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If there is one thing you might notice quickly after you arrive in Buenos Aires, it’s the amount of graffiti you will see on many of the buildings in the city.  In other parts of the world, the presence of graffiti on city buildings or in city parks can sometimes have a negative stigma attached to it.  In many cities of South America, graffiti is very much a large part of the culture and is celebrated with enthusiasm during festivals, competitions, and is even legally allowed at times.  For instance, in Buenos Aires, graffiti is techinically illegal but is typically allowed in some public places and it is also quite common for artists to simply ask the owner of a building or residence if they could use their wall as a “canvas.”  Of course, this clearly depends on the type of graffiti and the overall skill of the artist.  In some cases, entire blocks can be covered in street art by a single artist!

In general, much of the graffiti in Buenos Aires that you see on a typical day is actually quite prevalent, so much so, that it’s almost hardly even noticeable after awhile.  However, there are times when you will turn a corner and be confronted with a large artistic mural.  But like most things, not all graffiti is equal.  For the sake of simplicity in this blog, I will break artistic “graffiti” down into three major groups: Vandalism (Tagging), Graffiti (Bombing), and Street Art (Piecing).

Vandalism: deliberately mischievous or malicious destruction or damage of property: vandalism of public buildings.

I think this definition accurately describes what many would consider the “lowest” form of graffiti.  This type graffiti can be found all over the city (and the world) and many probably don’t appreciate seeing all over the city buildings.  Vandalism graffiti ranges from obscene messages, crude attempts at art, disfiguration, or what is known as “tagging.”  “Tags” are recognizable logos, designs, or distinctive lettering styles that are specific to each artist and act as a sort calling card.  They are often quite simple so that they can be done in haste and serve as a way for graffiti/street artists to claim their turf by tagging buildings, signs, walls, etc.  For most people it is mere vandalism, but for others, it’s a part of their subculture and it represents a sense of street respect (or disrespect).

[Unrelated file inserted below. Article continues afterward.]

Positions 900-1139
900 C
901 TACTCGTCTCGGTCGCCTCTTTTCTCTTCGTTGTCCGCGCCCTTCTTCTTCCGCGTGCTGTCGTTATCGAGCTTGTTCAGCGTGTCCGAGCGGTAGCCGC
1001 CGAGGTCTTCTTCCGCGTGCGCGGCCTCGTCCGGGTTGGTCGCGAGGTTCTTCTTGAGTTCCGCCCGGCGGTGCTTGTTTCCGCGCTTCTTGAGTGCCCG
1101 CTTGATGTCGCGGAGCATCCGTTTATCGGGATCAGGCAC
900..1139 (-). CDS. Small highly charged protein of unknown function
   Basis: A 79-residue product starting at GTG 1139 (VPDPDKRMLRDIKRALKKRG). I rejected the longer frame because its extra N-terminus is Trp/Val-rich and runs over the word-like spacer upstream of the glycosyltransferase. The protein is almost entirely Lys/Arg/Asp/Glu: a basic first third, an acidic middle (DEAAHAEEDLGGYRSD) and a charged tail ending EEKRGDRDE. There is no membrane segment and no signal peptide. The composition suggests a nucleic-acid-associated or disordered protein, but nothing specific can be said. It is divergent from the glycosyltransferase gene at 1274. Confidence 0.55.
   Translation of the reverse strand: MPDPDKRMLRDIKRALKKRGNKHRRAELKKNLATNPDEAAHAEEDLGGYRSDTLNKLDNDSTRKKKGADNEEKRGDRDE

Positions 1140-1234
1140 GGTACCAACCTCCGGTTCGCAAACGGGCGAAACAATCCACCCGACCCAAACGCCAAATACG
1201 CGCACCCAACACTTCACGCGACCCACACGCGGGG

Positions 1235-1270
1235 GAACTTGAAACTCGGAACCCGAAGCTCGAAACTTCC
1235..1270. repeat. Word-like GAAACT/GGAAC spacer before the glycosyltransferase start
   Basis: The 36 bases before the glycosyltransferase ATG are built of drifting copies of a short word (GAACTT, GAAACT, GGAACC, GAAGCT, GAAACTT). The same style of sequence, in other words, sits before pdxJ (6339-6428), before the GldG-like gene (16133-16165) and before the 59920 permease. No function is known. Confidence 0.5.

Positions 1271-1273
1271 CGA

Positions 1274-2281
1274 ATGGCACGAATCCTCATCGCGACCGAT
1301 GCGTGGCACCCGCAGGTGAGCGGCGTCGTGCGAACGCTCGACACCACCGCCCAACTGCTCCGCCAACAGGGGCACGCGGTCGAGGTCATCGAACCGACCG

Standard Graffiti, or “bombing,” takes quite a bit more time that tagging and involves using a lot more style, skill and different colors for the final product.  This style of graffiti is probably what many people think about when they imagine street graffiti in the artistic sense.  It is commonly seen on the sides of train cars, subways, back alleyway walls, storefront shudders, beside train tracks, and sometimes on overpasses, etc.  Because bombing takes more time to complete than a simple tag, it can be associated with a higher level of “respect.”  Bombing is typically characterized by stylized, multicolored lettering that usually represents the artists’ alias.

Street Art can be considered the highest and most respected (in most cases) form of urban graffiti.  “Piecing,” or the painting of artistic murals, is quite common all over Buenos Aires and one could spend days walking or riding a bike around the city in search of new murals.  In fact, a lot of the world’s most famous street artists frequent Buenos Aires to display their talents for all to see.  There are even some street art tours in the city if you really want to see many of the works around the city and get a first hand understanding of the (sub)culture.  Whether or not you explore the city in search of finding some great pieces of art, one thing is for sure, you will not go very long in Buenos Aires without seeing some type of graffiti.  Maybe after reading this, you will think a little more about its purpose and place in the overall fabric of South American urban culture.